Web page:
Without Kids, What Would I Know Worth Knowing?

31 05 2008

What would I be doing now without kids?

In my life parenting has been a real education. So I guess without kids, I’d just be uneducated!

This is funny to me now, in light of all the formal schooling I had under my belt before I had kids. By 30 I had earned my doctorate and some worldly responsibility for other people’s children, for the structure and process of THEIR educations.

If I didn’t have children of my own to think about, I’d still be thinking about kids and education and getting paid for it, but my own education would have a big black light-sucking hole in it and I’d probably never even know it.

And without having kids who changed my life, would I be a systems thinker? What I’ve learned by living this life as mom to these children, is that moms don’t only give life to their kids. We give life to ourselves in the process. Family life IS life itself, not a separate unit or system apart from the real world, not a straight line with ancestors and descendants going up and down in a family “tree.”

Family is organic process, not inert structure. Ever see the movie Read the rest of this entry »

Thinking About Having No Children

30 05 2008

The latest Thinking Homeschooler topic is to imagine what you would be doing right now if you didn’t have children.

So there are these two wonderful people in my life who weren’t there 15 years ago and I’m supposed to imagine they aren’t here now. Almost impossible!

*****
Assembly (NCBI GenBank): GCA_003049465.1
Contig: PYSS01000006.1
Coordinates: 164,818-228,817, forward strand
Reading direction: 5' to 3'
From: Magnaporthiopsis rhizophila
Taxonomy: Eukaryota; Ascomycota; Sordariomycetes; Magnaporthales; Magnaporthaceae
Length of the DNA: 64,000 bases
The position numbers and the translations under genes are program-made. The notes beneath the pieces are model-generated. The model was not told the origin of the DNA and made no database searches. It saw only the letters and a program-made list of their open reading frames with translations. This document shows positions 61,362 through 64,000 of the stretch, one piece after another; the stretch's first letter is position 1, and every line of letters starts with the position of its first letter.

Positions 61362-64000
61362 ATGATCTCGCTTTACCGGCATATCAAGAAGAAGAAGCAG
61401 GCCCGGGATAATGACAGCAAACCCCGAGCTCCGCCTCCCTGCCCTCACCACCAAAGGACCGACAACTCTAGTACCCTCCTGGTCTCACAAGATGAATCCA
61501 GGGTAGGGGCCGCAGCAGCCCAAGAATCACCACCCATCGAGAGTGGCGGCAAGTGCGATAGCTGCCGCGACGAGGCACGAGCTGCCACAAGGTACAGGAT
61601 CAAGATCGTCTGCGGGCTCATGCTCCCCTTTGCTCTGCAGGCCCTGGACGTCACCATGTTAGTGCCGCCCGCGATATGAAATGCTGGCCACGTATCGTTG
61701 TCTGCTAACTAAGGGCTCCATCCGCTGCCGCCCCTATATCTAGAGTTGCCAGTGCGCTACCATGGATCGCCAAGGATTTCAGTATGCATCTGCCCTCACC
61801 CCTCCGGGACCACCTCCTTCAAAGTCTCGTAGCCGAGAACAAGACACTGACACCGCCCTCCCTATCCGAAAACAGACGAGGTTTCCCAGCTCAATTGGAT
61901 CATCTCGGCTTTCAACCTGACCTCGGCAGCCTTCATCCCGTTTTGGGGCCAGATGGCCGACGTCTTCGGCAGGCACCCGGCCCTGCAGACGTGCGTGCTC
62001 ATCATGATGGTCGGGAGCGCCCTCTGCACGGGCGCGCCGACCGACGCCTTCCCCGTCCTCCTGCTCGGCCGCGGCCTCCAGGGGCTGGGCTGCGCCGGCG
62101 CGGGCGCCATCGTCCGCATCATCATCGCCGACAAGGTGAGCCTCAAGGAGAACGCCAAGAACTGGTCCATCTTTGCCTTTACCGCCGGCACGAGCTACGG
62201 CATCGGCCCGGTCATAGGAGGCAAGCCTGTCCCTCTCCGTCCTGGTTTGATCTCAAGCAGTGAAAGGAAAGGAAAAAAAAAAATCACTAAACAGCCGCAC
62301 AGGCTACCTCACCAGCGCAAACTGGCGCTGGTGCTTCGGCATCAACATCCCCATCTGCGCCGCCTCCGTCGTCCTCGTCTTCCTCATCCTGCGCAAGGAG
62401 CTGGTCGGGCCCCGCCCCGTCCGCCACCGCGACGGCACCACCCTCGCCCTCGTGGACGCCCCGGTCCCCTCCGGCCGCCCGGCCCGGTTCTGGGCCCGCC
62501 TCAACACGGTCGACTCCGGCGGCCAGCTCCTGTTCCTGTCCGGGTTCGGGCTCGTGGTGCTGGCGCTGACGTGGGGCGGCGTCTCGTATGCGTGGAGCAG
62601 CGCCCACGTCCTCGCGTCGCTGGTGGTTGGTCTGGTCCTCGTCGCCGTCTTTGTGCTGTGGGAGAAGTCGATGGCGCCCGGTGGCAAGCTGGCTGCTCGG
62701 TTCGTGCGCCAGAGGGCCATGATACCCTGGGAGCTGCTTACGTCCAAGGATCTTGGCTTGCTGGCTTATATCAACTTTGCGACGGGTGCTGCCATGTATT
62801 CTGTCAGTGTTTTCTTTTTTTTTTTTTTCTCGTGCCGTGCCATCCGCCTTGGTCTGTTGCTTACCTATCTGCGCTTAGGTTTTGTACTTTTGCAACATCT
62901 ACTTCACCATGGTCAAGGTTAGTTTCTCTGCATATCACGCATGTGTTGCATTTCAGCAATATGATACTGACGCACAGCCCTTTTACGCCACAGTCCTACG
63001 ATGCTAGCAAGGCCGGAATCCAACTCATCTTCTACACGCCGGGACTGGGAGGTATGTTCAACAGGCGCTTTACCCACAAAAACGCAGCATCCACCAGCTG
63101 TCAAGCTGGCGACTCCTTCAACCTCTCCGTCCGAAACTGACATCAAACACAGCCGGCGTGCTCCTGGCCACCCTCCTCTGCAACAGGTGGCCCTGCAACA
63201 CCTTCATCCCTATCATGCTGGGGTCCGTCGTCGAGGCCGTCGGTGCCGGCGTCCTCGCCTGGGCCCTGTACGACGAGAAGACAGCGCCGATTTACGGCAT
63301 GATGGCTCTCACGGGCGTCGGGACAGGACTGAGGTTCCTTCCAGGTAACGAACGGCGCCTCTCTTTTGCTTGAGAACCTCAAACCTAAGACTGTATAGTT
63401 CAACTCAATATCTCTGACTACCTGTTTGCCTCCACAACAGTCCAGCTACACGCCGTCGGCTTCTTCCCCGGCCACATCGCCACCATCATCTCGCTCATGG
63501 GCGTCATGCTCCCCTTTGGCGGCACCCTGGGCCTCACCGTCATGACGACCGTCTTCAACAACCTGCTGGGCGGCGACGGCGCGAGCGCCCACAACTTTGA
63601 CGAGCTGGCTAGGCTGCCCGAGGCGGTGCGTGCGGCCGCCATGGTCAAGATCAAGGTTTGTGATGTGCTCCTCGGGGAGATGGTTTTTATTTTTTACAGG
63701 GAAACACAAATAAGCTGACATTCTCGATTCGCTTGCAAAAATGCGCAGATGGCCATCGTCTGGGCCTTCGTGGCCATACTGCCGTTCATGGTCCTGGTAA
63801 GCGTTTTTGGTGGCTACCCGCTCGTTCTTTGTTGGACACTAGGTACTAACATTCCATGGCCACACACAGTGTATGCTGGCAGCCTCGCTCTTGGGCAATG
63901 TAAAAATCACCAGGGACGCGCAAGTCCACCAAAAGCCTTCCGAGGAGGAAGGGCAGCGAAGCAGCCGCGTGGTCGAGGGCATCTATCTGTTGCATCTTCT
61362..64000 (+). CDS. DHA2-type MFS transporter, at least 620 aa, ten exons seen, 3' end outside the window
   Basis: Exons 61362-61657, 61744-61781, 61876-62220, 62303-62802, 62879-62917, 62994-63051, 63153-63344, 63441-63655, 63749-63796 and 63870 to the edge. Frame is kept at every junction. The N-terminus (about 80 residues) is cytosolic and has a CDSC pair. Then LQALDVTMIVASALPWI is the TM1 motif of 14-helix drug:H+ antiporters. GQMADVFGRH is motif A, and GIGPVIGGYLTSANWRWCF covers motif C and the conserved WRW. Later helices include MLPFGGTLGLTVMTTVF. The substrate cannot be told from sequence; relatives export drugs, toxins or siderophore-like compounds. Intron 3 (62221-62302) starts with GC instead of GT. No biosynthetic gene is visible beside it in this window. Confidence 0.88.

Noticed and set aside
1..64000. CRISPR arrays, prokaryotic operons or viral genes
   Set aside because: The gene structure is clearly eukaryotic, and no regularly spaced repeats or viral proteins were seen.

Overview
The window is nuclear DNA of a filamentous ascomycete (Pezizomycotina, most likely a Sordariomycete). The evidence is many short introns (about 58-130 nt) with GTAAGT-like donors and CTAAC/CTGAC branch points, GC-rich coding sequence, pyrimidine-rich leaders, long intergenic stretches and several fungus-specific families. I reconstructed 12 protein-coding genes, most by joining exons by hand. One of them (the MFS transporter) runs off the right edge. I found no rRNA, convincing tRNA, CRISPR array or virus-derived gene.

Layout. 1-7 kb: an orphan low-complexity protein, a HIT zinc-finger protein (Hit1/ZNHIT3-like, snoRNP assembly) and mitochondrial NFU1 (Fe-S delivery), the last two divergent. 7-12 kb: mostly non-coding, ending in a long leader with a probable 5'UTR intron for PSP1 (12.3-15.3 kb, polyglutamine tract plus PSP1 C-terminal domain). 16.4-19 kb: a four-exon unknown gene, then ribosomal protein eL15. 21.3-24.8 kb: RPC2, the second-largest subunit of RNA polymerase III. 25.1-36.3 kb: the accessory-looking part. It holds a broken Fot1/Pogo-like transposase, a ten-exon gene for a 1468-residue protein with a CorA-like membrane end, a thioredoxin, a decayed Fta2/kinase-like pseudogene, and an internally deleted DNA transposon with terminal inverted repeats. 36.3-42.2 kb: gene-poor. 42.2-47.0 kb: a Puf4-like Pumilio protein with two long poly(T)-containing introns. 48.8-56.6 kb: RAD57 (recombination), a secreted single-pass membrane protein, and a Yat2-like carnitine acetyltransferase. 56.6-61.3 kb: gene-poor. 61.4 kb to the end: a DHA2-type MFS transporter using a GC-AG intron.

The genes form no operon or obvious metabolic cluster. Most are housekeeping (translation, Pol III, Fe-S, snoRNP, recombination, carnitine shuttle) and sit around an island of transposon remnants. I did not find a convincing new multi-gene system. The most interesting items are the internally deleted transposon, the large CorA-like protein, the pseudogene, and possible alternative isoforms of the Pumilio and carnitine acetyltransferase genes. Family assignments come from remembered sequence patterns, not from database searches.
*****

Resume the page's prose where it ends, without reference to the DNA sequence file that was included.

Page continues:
And sad. Because I had an OK life before the kids. DH was terrific, as always. We had bought a little house and I had my little job.

But it wasn’t a full life. There was plenty of time to party and goof off and not get things done. But there wasn’t much to point to and be proud of. Just going along, doing the next thing. Or not. There was a lot of “or not.” It was an unfocused life.

So, if I had never had children, would I still be wandering and unfocused? I don’t know. It’s so difficult to imagine that I would have suddenly found as much inspiration doing something else as I find in my children.

We briefly discussed the possibility. I was an older mother. I guess I still am. 🙂 But, at 36, there was the chance that I wouldn’t be able to have children. And so it was wonderful to hear DH say he’d still like to be married to me even if we couldn’t have kids, which was the reason we were even talking about marrying after 13 years of living together.